Synopses & Reviews
The 2008 global recession and the nearly universal awareness of significant climate change have begun to alter architectural thinking. Even though architects will continue to dream up seemingly function-free building forms for the most conspicuous consumers, mainstream architects are being asked to provide energy efficient, cost-driven forms that also delight the eye. The movement to preserve and reuse existing structures has gained momentum, and the incidence of new and old architectural juxtapositions has increased. Forward-thinking planners are advocating m ore concentrated urban density, in part to decrease inefficient use of energy for transportation. As this thinking becomes public policy, architects will be challenged to adapt historically significant buildings for new uses, often by creating additions to existing forms. Although not entirely new, architectural dilemmas concerning how new meets old will occur revealing issues that most architects w ho design new buildings have not often thought about. Historic preservationists and sustainability advocates seem to concentrate solely on single issues leading to aesthetically clumsy architecture while agency review panels and the public approval process continue to erode the integrity of building designs making the creation of truly excellent designs difficult. Reclaimed Buildings: New Meets Old explores these topics in depth, with a focus on architectural design. The book addresses the question of aesthetic sustainability given the new influences and design tools that have emerged during the first decade of the 21st century. It is written for practitioners as well as students of architecture, and includes examples and case studies of built works that have successfully wrestled with the question of how new meets old in architecture.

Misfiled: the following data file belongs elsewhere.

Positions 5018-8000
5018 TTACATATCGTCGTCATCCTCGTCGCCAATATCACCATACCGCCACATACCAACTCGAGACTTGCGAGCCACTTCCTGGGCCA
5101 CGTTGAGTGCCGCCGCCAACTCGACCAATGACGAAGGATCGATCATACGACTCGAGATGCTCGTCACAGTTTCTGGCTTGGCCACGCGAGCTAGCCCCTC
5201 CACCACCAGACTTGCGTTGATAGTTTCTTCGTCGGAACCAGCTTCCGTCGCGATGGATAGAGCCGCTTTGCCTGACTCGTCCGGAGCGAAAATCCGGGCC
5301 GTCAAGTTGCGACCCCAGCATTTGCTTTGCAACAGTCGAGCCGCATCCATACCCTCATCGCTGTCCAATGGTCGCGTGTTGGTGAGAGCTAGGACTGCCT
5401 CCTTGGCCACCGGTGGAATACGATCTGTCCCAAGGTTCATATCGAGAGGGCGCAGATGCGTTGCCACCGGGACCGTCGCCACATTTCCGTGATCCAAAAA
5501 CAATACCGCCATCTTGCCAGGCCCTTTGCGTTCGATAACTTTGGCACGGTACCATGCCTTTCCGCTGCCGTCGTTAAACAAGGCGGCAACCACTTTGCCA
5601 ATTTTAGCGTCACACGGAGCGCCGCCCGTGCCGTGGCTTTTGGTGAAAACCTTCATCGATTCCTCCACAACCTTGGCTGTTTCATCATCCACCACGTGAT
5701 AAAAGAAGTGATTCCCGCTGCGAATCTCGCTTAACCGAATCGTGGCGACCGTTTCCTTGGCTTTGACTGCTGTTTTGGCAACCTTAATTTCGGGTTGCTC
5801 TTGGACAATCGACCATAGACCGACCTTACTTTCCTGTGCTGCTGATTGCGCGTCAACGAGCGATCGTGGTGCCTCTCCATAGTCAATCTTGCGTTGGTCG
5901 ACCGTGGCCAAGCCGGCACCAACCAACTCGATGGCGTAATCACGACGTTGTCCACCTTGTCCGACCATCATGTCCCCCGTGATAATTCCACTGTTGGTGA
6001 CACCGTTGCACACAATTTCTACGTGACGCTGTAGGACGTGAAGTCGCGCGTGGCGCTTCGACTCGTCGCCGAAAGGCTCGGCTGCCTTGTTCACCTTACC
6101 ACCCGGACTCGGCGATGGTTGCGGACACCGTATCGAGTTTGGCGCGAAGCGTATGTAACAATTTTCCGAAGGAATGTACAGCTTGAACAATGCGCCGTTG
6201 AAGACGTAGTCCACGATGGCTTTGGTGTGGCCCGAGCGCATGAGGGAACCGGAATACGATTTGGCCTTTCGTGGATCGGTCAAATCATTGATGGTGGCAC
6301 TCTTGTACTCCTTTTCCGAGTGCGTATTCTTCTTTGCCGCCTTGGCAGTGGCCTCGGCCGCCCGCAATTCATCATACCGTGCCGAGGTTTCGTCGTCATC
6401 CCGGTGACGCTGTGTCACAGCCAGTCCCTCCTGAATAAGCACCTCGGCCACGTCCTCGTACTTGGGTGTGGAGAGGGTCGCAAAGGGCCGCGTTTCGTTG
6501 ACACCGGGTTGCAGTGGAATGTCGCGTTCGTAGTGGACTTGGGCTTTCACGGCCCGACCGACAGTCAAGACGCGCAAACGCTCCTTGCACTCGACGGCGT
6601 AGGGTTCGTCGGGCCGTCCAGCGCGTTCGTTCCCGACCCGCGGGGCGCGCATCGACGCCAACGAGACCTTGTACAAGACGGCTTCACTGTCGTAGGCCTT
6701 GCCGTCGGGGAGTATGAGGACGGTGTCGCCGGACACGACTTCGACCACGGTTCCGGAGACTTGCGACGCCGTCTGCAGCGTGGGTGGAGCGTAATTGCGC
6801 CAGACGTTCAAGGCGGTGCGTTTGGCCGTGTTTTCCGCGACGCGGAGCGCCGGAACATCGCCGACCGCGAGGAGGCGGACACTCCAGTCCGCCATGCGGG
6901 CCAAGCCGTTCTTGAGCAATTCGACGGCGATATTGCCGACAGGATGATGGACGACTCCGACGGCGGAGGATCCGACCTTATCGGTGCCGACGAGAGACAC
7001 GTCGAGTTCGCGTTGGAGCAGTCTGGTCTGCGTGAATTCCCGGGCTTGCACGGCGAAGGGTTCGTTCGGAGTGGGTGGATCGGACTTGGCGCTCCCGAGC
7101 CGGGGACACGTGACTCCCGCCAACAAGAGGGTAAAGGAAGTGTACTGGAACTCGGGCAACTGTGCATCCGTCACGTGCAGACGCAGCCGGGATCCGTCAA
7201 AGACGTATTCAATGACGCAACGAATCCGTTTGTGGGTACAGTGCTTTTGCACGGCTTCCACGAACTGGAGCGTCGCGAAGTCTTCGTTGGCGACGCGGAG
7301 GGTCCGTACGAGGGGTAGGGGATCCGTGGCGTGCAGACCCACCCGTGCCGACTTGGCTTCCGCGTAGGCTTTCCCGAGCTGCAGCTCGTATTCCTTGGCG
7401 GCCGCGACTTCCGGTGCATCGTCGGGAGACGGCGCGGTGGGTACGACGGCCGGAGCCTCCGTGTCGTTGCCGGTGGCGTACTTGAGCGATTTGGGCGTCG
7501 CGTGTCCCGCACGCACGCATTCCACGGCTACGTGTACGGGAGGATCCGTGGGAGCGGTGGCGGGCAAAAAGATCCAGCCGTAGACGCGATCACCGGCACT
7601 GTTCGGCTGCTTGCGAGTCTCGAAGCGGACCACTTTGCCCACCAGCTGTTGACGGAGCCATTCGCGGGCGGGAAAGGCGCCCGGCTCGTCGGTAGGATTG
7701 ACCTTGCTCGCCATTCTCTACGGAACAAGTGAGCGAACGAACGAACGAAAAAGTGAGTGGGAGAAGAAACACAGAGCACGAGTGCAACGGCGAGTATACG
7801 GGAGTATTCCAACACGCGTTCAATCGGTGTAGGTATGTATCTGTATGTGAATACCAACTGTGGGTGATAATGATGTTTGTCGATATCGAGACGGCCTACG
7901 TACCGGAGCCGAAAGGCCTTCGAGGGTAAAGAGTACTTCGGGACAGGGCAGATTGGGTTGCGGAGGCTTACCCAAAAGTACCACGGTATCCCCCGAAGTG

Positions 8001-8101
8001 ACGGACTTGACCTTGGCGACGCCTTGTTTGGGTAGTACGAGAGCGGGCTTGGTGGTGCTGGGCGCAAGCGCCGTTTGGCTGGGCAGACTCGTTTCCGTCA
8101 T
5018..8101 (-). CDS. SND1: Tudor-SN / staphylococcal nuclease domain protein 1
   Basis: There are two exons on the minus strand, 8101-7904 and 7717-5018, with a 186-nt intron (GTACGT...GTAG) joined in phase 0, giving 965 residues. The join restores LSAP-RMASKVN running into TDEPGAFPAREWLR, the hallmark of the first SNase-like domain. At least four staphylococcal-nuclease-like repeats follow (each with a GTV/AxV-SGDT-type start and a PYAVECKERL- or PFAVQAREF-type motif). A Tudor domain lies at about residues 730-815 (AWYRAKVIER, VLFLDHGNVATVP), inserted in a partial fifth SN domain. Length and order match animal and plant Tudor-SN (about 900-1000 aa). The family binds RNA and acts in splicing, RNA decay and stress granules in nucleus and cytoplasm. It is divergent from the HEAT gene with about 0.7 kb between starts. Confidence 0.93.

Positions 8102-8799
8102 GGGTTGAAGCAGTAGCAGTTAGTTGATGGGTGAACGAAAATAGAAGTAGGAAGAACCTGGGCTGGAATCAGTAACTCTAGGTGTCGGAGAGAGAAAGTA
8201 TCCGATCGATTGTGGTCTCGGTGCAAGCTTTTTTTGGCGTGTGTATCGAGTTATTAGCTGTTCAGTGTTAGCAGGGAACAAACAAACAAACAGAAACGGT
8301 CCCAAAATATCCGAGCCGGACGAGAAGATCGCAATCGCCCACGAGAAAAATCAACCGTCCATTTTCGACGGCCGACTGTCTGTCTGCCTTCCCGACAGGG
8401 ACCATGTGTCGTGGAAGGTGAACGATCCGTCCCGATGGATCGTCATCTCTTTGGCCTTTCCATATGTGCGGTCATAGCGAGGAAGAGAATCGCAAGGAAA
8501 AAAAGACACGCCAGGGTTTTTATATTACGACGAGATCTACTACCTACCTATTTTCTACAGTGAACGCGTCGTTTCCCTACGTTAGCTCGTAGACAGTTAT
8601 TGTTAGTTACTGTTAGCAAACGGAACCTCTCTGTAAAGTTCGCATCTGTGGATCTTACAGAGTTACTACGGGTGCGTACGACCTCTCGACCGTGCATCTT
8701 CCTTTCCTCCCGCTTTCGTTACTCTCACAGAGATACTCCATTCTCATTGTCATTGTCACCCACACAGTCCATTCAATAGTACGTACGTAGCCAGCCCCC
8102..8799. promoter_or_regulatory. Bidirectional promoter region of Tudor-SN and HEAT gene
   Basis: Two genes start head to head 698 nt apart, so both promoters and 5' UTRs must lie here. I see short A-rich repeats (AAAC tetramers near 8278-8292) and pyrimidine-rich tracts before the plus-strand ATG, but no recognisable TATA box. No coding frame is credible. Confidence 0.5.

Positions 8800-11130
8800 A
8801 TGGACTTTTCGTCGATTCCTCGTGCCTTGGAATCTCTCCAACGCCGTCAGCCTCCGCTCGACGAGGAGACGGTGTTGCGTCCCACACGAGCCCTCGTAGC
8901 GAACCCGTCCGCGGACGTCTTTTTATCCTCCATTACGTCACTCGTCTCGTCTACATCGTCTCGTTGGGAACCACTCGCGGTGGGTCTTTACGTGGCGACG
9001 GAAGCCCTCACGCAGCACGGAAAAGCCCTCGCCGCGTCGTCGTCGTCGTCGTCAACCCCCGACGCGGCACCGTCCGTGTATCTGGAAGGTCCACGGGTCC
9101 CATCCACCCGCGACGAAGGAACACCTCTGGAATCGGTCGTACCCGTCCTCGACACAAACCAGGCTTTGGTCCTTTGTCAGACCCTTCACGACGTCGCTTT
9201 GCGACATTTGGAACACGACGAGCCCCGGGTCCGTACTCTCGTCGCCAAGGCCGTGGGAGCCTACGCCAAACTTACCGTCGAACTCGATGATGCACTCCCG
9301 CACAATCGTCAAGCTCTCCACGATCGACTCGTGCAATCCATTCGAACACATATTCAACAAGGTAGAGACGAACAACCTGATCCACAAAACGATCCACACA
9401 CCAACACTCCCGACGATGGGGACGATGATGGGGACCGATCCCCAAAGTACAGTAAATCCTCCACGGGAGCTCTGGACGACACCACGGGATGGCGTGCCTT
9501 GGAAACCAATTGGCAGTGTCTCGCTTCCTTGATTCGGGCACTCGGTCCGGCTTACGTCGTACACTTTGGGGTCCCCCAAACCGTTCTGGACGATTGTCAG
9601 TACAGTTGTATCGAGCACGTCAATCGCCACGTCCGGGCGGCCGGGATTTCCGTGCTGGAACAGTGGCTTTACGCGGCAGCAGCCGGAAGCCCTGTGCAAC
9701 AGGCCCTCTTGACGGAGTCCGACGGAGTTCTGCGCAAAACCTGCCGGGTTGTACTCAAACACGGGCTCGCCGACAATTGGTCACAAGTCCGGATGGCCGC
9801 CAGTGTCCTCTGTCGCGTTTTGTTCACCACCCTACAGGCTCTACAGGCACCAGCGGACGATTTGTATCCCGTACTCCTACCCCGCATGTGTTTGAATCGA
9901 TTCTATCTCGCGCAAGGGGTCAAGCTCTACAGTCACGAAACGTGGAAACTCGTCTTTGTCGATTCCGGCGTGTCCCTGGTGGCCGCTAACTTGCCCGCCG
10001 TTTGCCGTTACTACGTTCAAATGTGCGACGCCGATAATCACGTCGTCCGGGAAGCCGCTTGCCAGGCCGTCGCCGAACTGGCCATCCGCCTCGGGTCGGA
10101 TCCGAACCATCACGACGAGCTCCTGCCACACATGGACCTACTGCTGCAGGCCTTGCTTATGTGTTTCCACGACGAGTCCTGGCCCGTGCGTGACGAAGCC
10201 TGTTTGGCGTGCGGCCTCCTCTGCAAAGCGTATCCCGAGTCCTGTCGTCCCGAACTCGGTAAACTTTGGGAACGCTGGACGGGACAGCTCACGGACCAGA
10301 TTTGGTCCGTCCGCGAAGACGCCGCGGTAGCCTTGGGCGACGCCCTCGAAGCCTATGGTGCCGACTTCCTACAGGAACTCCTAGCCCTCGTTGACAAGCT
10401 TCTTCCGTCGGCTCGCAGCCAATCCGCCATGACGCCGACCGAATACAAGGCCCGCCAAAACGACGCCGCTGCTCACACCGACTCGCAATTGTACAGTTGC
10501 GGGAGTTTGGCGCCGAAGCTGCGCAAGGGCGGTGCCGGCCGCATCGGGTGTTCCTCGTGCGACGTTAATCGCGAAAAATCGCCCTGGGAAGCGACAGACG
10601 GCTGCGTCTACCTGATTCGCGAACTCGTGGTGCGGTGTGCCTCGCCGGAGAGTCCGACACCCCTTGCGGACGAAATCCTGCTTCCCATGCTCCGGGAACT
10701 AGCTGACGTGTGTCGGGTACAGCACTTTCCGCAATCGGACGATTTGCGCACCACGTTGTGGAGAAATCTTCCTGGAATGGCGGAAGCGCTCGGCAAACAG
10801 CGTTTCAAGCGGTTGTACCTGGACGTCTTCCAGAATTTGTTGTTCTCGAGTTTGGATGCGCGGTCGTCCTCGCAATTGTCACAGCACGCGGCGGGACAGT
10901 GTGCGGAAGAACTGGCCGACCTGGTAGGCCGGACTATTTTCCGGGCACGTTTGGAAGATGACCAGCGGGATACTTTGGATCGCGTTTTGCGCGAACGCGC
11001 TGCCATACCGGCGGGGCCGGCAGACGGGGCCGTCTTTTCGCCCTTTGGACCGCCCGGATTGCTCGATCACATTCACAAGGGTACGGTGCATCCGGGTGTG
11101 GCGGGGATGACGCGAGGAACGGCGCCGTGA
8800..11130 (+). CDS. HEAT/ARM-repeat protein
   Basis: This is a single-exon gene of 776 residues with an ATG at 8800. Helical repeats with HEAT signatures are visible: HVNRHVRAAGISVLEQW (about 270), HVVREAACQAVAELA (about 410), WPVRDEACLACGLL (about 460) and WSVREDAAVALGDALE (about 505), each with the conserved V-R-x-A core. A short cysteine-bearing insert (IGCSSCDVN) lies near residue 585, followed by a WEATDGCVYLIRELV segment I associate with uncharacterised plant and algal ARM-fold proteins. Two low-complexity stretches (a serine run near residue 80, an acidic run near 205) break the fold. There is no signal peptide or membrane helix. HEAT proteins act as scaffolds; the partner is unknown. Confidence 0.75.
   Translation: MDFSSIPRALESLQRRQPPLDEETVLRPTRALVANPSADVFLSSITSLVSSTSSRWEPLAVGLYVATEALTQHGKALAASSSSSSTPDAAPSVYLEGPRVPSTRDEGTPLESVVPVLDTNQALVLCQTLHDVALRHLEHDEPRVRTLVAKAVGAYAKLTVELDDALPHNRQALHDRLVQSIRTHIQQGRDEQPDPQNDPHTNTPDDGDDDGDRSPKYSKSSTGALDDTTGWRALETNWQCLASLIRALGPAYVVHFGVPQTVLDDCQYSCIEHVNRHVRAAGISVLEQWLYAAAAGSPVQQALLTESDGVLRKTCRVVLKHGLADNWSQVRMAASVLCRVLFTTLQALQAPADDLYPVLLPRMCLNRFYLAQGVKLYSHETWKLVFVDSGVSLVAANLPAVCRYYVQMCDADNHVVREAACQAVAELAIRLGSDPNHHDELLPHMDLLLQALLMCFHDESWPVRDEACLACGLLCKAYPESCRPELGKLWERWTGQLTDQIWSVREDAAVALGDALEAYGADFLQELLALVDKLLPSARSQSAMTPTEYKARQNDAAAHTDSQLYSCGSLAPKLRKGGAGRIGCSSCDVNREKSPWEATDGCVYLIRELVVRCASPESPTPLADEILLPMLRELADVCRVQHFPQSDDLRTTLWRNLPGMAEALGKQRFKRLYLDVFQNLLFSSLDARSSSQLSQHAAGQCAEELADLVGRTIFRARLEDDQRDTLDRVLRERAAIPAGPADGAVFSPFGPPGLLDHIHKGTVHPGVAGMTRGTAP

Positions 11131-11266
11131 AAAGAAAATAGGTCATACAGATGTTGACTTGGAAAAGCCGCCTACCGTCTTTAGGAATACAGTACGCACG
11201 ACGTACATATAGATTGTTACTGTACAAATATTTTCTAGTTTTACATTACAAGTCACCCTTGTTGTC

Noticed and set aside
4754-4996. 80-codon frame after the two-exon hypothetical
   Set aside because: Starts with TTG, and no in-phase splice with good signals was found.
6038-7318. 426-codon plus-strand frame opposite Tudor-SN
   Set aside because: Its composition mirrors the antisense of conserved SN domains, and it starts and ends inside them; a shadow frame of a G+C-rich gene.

"A San Francisco architect-engineer makes an understated but convincing case that aged buildings are tough enough to be altered or expanded in visually provocative ways. The 19 case studies include our Contemporary Jewish Museum, where a blue-steel cube collides with red brick, and 185 Post St., where a stocky masonry survivor now preens behind a taut glass veil." - San Francisco Chronicle
"This jewel of a book is an elegant and useful guide into the world of architecture where old and new merge within a single building." --BUILD blog
Increasingly, architects are hired to design new work for existing structures. Whether for reasons of preservation, sustainability, or cost-effectiveness, the movement to reuse buildings presents a variety of design challenges and opportunities. Old Buildings, New Designs is an Architecture Brief devoted to working within a given architectural fabric from the technical issues that arise from aging construction to the controversy generated by the various project stakeholders to the unique aesthetic possibilities created through the juxtaposition of old and new.